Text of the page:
After calling 3-1-1 to report the signs, members of the WRBA were told that instead of reporting all the illegal signs at once, they had to make one call to 3-1-1 per sign—a process Wendell implied was tedious.
They also spoke with Miller and Ulrich, who offered to take the list and send it to the sanitation department.
Aside from their unattractive appearance, Wendell noted that illegal signs pose dangers for residents when they try to get them down from hard-to-reach areas. But if left unchecked, Wendell said that more signs could pop up around the neighborhood.
To remedy the situation, DSNY has started Project Sign Off, a new initiative that reaches out to local civic groups to get them involved in the removal of signs.
Robert Holden, president of the Juniper Park Civic Association, said Wednesday that while DSNY’s new program makes an effort to tackle the problem, he wanted the department to issue stiffer penalties against the companies who are posting the signs. Also, Holden also questioned how effectively DSNY could remove the advertisements with fewer inspectors around and the difficulties of reaching 3-1-1 to report illegal signs.
“Sanitation really doesn’t come around on the weekends for a lot of these streets. There just aren’t enough inspectors,” he said.
In partnering with DSNY, local officials are encouraging residents to contact sanitation officials and report those sings instead of taking them down by themselves.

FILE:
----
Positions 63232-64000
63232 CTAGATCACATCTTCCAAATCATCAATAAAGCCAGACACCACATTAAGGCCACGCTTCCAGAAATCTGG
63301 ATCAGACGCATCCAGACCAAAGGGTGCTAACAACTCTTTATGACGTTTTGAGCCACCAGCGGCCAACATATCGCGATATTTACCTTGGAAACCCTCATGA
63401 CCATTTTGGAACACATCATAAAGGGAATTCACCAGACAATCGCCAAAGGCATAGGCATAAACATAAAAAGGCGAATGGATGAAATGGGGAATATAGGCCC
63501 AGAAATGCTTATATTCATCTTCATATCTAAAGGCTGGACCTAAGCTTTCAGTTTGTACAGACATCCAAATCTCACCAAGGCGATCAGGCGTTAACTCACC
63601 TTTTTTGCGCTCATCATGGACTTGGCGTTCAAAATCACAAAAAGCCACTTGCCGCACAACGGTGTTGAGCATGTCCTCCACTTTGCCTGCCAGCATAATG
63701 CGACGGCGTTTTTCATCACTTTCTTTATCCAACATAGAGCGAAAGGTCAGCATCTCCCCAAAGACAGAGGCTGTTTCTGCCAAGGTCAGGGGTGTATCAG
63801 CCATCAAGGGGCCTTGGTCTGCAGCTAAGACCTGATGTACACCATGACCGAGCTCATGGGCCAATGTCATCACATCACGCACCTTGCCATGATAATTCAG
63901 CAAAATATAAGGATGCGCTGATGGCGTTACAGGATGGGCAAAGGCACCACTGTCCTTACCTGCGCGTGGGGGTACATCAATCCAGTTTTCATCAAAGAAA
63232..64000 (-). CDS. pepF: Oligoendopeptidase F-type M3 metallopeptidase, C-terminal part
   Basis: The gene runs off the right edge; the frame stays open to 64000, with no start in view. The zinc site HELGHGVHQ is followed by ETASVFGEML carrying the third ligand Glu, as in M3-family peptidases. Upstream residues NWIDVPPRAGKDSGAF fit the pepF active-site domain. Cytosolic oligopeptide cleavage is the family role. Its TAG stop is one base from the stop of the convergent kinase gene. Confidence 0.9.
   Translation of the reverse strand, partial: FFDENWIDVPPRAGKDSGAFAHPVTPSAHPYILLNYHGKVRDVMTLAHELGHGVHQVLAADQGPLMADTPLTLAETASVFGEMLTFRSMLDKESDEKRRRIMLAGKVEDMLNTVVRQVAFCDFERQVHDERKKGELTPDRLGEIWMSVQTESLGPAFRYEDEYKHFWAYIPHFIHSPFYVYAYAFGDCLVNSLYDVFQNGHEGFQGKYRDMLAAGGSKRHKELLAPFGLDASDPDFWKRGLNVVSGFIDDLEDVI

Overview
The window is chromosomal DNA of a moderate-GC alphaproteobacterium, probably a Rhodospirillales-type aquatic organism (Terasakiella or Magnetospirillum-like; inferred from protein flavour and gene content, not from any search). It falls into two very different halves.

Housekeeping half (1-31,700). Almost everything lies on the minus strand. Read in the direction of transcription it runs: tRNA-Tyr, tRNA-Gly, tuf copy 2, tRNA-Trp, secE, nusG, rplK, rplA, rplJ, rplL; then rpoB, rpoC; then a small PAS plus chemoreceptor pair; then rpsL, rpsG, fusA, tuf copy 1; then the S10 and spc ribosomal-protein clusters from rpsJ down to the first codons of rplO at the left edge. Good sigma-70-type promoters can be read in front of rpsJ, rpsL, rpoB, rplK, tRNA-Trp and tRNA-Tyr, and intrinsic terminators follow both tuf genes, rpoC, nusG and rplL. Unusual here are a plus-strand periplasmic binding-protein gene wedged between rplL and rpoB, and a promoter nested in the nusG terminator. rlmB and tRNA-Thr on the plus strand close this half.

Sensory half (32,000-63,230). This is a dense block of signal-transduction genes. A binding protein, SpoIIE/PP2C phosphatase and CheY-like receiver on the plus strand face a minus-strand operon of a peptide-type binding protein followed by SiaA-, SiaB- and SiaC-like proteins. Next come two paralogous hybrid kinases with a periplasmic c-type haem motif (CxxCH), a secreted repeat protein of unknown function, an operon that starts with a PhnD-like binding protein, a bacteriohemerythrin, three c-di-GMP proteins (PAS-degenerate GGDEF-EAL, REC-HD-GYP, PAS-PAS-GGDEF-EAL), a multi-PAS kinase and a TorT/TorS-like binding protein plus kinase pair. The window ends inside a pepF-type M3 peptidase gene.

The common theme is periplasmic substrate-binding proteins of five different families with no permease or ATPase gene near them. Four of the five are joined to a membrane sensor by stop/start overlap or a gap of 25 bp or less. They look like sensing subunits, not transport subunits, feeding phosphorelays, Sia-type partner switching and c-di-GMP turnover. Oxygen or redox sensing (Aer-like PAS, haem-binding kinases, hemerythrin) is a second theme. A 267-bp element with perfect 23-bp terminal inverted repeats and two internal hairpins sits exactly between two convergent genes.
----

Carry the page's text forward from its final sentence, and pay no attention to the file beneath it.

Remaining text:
Iggy Terranova, DSNY community affairs officer, said this was not a new measure, but a reminder of current procedure through which people can report illegal sign infractions. After reports of signs are taken, DSNY enforcement makes inspections and takes down illegal signs and issue summonses.
The department can issue up to $75 fines per each illegal sign that its agents collect; however, Terranova said, his department has fined such companies thousands of dollars in the past.
When asked about enforcement, Terranova said he believes his department can get the job done.
While thanking Miller and Ulrich for their help in addressing the issue, the WRBA is also urging city officials to make changes to the rules around reporting illegal signs.
Under the current rules that outline private citizens’ testimony—including pictures of illegal signs—is not useable in prosecuting those who post such advertisements on telephone poles, lampposts, and other public property.
When private citizens remove illegal signs, sanitation officials can’t prosecute those responsible for the signs, the rules also state.
“It doesn’t make sense. If people are willing to document it as proof to enforce the rules, why would you turn that down?” Wendell said, noting that sanitation may not always be around or have time to enforce every violation.
Holden agreed, stating that people should be allowed to take pictures of such signs and submit them as evidence to go after the people who post them.
On that subject, Terranova responded, “Anyone can put up a sign, so we have to see the infraction personally; someone from the department has to witness it.”
By Jean-Paul Salamanca
Forum Newsgroup Photos by Luis Gronda